Judge grants motion for pharmacy records of witness



Jason Willoughby, charged with involuntary manslaughter in the death of an Island woman, appeared in Dukes County Superior Court Wednesday morning for motion hearing pertaining to possible evidence in his case. Willoughby is also charged with distribution of a Class B substance (fentanyl) and conspiracy to violate the Controlled Substance Act.

Jason Willoughby’s defense attorney, Robb Moriarty, has maintained it was Leo Willoughby, the cousin of Jason Willoughby’s father, who is responsible for injecting the deceased woman with a lethal cocktail of drugs and pursuant to that argument, he asked Judge Robert Rufo for access to two years worth of Leo Willoughby’s prescription drug records. Moriarty has previously argued Leo Willoughby has been granted immunity as an informant in the case by the Cape and Islands District Attorney’s Office.

“The cause of the [woman’s] death was acute fentanyl, heroin, Klonopin, and methadone intoxication,” Moriarty said Wednesday. “In my review of [her] medical records, she’s not prescribed methadone. Somebody else was.” Moriarty went on to say Leo Willoughby and the woman lived together and photographs of the crime scene show “pill bottles everywhere.”

Moriarty also said Leo Willoughby told a grand jury he and the woman “used the drugs together, they put the drugs together, they separated the drugs out to two trays — he takes the drugs, passes out — the situation according to him — he wakes up, finds her dead on the floor.”

In testimony before the grand jury, Moriarty said Leo Willoughby testified that “he took the drugs that he didn’t use and that [the woman] didn’t use, and flushed them down the toilet. So there’s no way of knowing what exactly they injected themselves with, number one. Number two, there’s no way of knowing what was modified…”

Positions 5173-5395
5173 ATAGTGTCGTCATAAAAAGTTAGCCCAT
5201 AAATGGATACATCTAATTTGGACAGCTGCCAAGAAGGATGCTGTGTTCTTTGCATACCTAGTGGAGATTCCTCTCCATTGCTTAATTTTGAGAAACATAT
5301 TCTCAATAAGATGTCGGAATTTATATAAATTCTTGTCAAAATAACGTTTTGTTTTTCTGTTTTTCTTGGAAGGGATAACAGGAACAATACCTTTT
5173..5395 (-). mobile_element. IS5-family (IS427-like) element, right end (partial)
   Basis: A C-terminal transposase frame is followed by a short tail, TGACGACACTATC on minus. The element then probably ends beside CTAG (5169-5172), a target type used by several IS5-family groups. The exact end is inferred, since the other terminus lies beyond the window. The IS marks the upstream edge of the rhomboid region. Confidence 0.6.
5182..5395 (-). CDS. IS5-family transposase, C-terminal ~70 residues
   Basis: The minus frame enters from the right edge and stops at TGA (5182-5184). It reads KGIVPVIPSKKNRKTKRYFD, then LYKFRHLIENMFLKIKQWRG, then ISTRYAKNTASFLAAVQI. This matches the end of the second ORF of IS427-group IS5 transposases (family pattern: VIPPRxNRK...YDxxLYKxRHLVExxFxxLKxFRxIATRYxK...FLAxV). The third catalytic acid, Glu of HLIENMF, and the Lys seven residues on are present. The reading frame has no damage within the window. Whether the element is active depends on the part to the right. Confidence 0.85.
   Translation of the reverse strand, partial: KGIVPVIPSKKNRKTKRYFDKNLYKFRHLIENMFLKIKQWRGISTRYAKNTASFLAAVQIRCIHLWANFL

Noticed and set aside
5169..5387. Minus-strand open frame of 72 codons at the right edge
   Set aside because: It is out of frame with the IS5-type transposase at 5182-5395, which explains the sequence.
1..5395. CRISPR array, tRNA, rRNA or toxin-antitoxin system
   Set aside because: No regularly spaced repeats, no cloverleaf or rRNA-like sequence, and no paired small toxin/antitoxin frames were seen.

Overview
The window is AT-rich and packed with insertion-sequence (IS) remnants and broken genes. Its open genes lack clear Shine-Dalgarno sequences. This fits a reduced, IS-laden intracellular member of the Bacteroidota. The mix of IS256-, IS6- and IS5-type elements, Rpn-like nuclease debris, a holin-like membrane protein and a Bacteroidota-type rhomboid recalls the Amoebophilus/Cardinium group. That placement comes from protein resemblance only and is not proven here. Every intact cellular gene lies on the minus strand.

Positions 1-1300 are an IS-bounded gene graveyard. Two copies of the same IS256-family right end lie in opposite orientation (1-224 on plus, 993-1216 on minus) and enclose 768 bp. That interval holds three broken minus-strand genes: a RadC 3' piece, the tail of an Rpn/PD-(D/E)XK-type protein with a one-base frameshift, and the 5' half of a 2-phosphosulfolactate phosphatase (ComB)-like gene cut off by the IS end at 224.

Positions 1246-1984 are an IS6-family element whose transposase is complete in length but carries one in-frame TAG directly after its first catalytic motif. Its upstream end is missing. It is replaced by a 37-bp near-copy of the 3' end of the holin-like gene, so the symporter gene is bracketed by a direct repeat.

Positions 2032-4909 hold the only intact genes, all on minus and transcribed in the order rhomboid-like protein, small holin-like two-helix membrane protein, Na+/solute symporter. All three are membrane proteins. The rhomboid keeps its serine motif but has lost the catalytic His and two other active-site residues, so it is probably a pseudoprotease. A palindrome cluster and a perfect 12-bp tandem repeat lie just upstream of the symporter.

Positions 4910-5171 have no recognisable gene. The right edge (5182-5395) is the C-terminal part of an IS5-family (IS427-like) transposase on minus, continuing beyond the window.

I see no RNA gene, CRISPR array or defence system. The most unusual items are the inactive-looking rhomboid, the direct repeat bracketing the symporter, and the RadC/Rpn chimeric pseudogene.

Cape and Islands Assistant District Attorney Jessica Croker didn’t see any merit in permitting access to Leo Willoughby’s pharmacy records.

“I don’t see any relevance to these pharmacy records,” Croker said. “Yes there are photographs of pill bottles and yes she had methadone in her system, but even if he gets the records he’s looking for, there’s no way he’s going to make a connection — Leo Willoughby is prescribed methadone that he gave to the [woman]. That would be a pretty big jump to me without some testimony from a witness or some other evidence. In addition, it wouldn’t be relevant to his state of mind when this happened because admittedly he had shot up fentanyl and had almost overdosed himself.”

Judge Rufo gave Leo Willoughby an opportunity to review the motion requesting his records and later had Dukes County Superior Court Clerk George Davis swear him in. After further deliberation with Leo Willoughby and between the attorneys, Judge Rufo allowed the motion for records between Feb. 5, 2016 and Feb. 5, 2018.

Croker requested Moriarty not be allowed to share those records with his client, Jason Willoughby, or with other parties except a toxicology expert witness.

“The motion to suppress is under advisement,” Judge Rufo said.

Judge Rufo set a presumptive trial date for Wednesday, Oct. 9.